Women 'hit hardest by Tory plans'
Women will be hardest hit by George Osborne's austerity measures if the Conservatives win next May's general election, Labour has warned.
Analysis by the independent House of Commons Library, commissioned by the Opposition, showed that freezing benefits and tax credits will disproportionately affect women.
Shadow chancellor Ed Balls said the figures showed women will "bear the brunt" of the Tory plans to tackle the deficit.
The Chancellor used his Conservative Party Conference speech to set out plans to slash £3.2 billion off the welfare bill by freezing a raft of working-age benefits for two years if his party wins the 2015 election.
The freeze will hit an estimated 10 million households to the tune of an average £320 a year, as inflation erodes the value of welfare payments including jobseeker's allowance, child benefit, income support and tax credits.
Labour said the House of Commons Library analysis showed 75% of the overall savings will come from women.
Some 80% of the savings from freezing tax credits will come from women, the analysis showed.
Mr Balls said: " These new figures show how, once again, women will bear the brunt of David Cameron and George Osborne's choices. This follows four years of Budgets which have taken six times more from women than men - even though women earn less than men.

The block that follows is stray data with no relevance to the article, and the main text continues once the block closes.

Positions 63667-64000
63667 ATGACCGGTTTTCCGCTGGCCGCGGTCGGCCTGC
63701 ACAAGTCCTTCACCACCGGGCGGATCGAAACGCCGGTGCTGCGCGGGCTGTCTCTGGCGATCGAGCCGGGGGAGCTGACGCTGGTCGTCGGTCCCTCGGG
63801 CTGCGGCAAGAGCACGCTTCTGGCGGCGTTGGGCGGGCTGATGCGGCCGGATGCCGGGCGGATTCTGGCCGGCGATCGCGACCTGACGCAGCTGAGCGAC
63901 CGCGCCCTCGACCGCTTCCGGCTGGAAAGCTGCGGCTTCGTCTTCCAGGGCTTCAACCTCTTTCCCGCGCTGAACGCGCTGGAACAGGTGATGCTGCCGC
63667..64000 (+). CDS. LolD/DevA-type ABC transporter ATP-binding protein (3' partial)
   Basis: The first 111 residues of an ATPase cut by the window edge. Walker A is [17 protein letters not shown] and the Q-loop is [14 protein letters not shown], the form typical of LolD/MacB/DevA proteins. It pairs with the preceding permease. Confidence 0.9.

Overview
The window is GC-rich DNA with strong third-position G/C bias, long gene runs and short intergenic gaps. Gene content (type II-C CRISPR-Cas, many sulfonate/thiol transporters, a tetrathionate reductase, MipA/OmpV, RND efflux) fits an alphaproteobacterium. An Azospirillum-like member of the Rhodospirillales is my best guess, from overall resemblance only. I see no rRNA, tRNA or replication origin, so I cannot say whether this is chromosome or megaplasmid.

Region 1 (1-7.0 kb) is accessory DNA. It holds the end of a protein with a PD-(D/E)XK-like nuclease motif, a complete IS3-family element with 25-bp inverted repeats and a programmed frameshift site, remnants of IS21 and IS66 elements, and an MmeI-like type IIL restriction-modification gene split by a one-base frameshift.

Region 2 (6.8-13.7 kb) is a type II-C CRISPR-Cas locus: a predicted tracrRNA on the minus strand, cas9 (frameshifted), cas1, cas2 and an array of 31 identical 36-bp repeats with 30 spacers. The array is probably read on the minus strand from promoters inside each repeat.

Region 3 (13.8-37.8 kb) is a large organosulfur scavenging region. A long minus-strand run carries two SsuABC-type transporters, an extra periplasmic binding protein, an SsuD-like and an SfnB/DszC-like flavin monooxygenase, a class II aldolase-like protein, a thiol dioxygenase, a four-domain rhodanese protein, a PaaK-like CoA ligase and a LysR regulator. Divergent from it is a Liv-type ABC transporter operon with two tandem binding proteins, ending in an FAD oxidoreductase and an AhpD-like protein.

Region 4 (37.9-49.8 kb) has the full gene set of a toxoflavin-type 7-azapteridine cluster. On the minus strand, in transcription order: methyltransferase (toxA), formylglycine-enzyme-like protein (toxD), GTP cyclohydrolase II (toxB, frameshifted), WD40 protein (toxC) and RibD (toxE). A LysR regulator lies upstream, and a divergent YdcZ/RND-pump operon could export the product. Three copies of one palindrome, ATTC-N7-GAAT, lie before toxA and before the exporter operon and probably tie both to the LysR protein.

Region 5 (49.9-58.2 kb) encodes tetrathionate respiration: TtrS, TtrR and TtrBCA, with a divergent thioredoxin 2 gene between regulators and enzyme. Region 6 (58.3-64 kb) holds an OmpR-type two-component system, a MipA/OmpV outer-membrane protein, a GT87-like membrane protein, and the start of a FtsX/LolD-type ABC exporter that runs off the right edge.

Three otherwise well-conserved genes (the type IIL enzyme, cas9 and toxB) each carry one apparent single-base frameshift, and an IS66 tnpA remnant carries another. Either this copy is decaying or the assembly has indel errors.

"Of course we need to make savings to get the deficit down. But the Tories have chosen to hit millions of working families on modest incomes again, while keeping their huge tax cut for millionaires.
"Working people are already worse off under this government. If the Tories win next year three million working people face being made worse off because their tax credits will be cut again. This strivers' tax will cost a one earner family with two children earning £25,000 almost £500 a year.
"Labour will balance the books as soon as possible in the next Parliament, but we will do so in a fairer way. While the Tories target working people our tough but balanced approach will start by reversing the £3 billion a year Tory tax cut for the top one per cent of earners.
"And our economic plan will make work pay by raising the minimum wage, introducing a lower 10p starting rate of tax and expanding free childcare for working parents of three and four-year-olds to 25 hours a week."
Employment Minister Esther McVey insisted the Government had "done a considerable amount to help women in the workplace".
She told Sky News: "We have got a record rate of women into work, record numbers of women into work.
"We have also seen the gender pay gap fall to the smallest it has ever been."
Of the three million people lifted out of income tax by the rise in the personal allowance "most of them are women", she added, while extra childcare and free school meals would also support female voters.
"Actually this Government has done a considerable amount to help women in the workplace and I'm very proud of that record," she said.